5:00 “The Politics of Memory: Criminal Case 40/61: Reverb” (Andrea Geyer, Parsons/The New School)
Sarah James teaches in the History of Art Department at University College London. Her research focuses on relationship between art and photography in the 20th and 21st centuries; the history of photography; art, culture and the Cold War; and Eastern European art. She is the author of Common Ground: German Photographic Cultures Across the Iron Curtain (Yale University Press, 2013) and articles on photography and contemporary art. She also contributes regularly to the magazines Frieze, Photoworks, Art Review and Art Monthly. Andrea Geyer uses both fiction and documentary strategies in her image and text based works. She investigates historically evolved concepts such as national identity, gender and class in the context of the ongoing re-adjustment of cultural meanings and social memories in current politics. Her work has been shown at the Whitney Museum of American Art, Tate Modern, the Generali Foundation, and documenta12.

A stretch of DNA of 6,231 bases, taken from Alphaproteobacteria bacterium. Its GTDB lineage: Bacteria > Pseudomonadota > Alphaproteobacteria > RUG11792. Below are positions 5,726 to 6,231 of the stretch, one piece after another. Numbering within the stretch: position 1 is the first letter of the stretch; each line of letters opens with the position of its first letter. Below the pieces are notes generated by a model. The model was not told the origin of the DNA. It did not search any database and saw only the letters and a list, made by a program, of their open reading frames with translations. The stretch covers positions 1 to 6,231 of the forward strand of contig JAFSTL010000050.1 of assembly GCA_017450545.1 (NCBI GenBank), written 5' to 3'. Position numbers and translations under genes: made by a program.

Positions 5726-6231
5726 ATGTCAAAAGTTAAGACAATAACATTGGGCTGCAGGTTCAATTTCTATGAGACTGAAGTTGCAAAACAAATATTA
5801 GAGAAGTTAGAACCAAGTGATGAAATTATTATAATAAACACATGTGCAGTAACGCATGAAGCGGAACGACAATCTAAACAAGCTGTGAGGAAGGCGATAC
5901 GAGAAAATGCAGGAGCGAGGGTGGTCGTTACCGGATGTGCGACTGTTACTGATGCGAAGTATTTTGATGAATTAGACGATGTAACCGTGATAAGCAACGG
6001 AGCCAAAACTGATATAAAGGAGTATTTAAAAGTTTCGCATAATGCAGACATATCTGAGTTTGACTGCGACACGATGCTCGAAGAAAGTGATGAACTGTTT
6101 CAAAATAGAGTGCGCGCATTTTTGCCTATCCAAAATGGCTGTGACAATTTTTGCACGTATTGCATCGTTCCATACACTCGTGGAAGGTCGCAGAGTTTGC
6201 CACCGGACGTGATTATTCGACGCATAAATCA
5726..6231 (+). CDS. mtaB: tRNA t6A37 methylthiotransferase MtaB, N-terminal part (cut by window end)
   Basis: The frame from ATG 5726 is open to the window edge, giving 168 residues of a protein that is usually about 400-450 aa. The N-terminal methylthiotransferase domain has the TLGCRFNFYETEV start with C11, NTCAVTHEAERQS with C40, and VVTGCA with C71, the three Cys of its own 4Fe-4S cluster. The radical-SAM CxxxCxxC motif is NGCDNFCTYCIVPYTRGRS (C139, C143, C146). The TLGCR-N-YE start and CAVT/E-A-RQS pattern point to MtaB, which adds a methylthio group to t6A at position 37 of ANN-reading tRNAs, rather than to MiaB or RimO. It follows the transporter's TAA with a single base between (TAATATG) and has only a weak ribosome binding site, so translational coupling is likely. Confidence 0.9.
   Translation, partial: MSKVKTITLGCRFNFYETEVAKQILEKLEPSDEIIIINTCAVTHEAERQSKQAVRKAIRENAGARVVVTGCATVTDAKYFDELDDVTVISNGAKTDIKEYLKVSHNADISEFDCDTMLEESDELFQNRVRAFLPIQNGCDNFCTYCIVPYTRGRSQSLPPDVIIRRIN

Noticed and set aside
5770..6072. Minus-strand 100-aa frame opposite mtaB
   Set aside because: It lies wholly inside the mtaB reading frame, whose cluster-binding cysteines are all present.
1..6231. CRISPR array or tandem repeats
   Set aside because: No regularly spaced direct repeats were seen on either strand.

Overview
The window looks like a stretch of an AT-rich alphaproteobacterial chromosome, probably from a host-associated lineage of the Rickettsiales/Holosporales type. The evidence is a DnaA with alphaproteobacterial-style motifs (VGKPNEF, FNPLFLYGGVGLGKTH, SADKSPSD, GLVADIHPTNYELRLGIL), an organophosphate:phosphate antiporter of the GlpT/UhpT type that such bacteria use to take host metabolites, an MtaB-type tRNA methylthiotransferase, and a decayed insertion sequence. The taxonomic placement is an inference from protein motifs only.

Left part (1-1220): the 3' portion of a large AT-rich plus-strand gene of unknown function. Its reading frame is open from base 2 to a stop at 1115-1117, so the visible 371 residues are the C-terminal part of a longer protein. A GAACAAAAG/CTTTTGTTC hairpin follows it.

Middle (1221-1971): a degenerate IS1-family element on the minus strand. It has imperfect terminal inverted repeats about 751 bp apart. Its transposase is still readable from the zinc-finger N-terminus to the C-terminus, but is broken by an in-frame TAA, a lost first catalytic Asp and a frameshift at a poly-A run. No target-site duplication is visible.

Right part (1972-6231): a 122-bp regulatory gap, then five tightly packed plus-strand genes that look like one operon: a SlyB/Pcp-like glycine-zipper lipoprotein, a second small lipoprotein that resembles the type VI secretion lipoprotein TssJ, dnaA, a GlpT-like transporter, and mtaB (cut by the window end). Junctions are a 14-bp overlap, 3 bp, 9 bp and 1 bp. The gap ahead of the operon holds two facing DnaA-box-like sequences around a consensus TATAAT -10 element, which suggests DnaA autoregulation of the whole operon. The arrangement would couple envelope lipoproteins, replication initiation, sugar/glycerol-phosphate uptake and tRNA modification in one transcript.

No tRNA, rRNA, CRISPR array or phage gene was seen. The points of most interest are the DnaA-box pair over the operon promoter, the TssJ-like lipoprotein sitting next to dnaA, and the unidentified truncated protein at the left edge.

Sponsored by Graduate Committee on the Arts and Humanities (GCAH), Jewish Studies Program, Film Studies Program, Women and Gender Studies Program, Department of Art and Art History, Department of English, Department of History, Department of Germanic and Slavic Languages and Literatures, and the Zukunftsfonds der Republik Österreich. Questions? Contact Patrick Greaney.